I first posted a portion of this blog two years ago,Â on Mittenlit.com. More than 30 years ago, I stumbled across a mention of the legendary Sarah Hale and how she had single handedly convinced Abraham Lincoln to proclaim a national day of Thanksgiving. At the time I was working for a small weekly newspaper and crafted an ad for Michigan National Bank in Lansing, Michigan. They are long gone, but I recently came across the ad which featured a photograph of my family sitting down for a Thanksgiving Dinner. We celebrated a week early that year and some in that photo (my dad and grandpa) are long gone. The ad went on to win a national award from a publisherâ€™s organization. It started out: â€œYou can thank Sarah Hale for Thanksgiving.â€ Although Thanksgiving didnâ€™t become a standardized national holiday until 1945, Sarah Hale, the feisty editor of Godeyâ€™s Ladyâ€™s Book, convinced President Abraham Lincoln in 1863 to recognize a national day of thanks. Hale had started her quest some 40 years earlier and wrote thousands of letters to public officials asking for a national day of recognition. Hale had the power of media behind her, since Godeyâ€™s had one of the largest circulations of any magazine in the country. Hale, the editor and author who was most famous for her childrenâ€™s tale â€œMary Had A Little Lambâ€, had started the campaign as a way to unite the country. She would typically write Governors with a message asking that they use a national day of thanksgiving as a way of showing loyalty to the Constitution. (Hale may have been the original Sarah Palin with obvious exceptions.)
We all know from our grade school pageants that there would be no Thanksgiving without two English speaking American Indians Squanto and Samoset who helped the first settlers (tourists to some) in 1621 to celebrate an American tradition with less preaching, more eating and the Lions losing. Read a more detailed history of this event on todayâ€™s Garrison Keillorâ€™s â€œThe Writerâ€™s Almanacâ€.
There are some who still bemoan this outreach of generosity and 285 years later (this was BBF-before Black Friday) Mark Twain writing about Thanksgiving put it in perspective. This is what he had to say about Thanksgiving: “a function which originated in New England two or three centuries ago when those people recognized that they really had something to be thankful for–annually, not oftener–if they had succeeded in exterminating their neighbors, the Indians, during the previous twelve months instead of getting exterminated by their neighbors the Indians. Thanksgiving became a habit, for the reason that in the course of time, as the years drifted on, it was perceived that the exterminating had ceased to be mutual and was all on the white man’s side, consequently the Lord’s side, consequently it was proper to thank the Lord for it and extend the usual annual compliments. The original reason for a Thanksgiving Day has long ago ceased to exist–the Indians have long ago been comprehensively and satisfactorily exterminated and the account closed with Heaven, with the thanks due. But, from old habit, Thanksgiving Day has remained with us….”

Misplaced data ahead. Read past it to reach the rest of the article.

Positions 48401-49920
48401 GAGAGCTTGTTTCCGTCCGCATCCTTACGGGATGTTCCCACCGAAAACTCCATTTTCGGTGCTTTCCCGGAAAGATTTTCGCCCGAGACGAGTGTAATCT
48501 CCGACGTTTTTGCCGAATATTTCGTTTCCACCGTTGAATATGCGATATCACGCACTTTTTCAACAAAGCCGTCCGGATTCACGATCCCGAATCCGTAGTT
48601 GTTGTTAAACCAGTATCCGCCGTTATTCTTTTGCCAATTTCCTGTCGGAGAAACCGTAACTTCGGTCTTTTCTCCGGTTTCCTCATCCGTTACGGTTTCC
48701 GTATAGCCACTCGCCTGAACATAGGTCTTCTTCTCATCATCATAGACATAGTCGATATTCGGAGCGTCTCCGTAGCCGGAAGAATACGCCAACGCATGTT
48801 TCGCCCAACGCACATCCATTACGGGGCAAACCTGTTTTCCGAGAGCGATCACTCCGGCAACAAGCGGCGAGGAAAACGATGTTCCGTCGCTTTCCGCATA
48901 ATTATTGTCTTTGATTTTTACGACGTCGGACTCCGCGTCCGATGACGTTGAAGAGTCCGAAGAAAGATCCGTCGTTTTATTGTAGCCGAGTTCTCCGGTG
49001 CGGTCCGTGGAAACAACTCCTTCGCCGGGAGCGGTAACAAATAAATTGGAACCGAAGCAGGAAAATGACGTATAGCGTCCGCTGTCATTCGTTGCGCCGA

Today,Â in addition to all the fixins, I will dig out “Alice’s Restaurant” and listen from start to finish.
By the way, tomorrow I will be celebrating my Grandma Nina and Native American Heritage Day or as someÂ like to call it Black Friday. I think I will have whitefish. But for today, in addition to all the traditional things for which we give thanks, I would like to give thanks for the authors and books which bring so much pleasure to our day. Did you know whitefish canâ€™t jump? That may be my favorite book title of all time.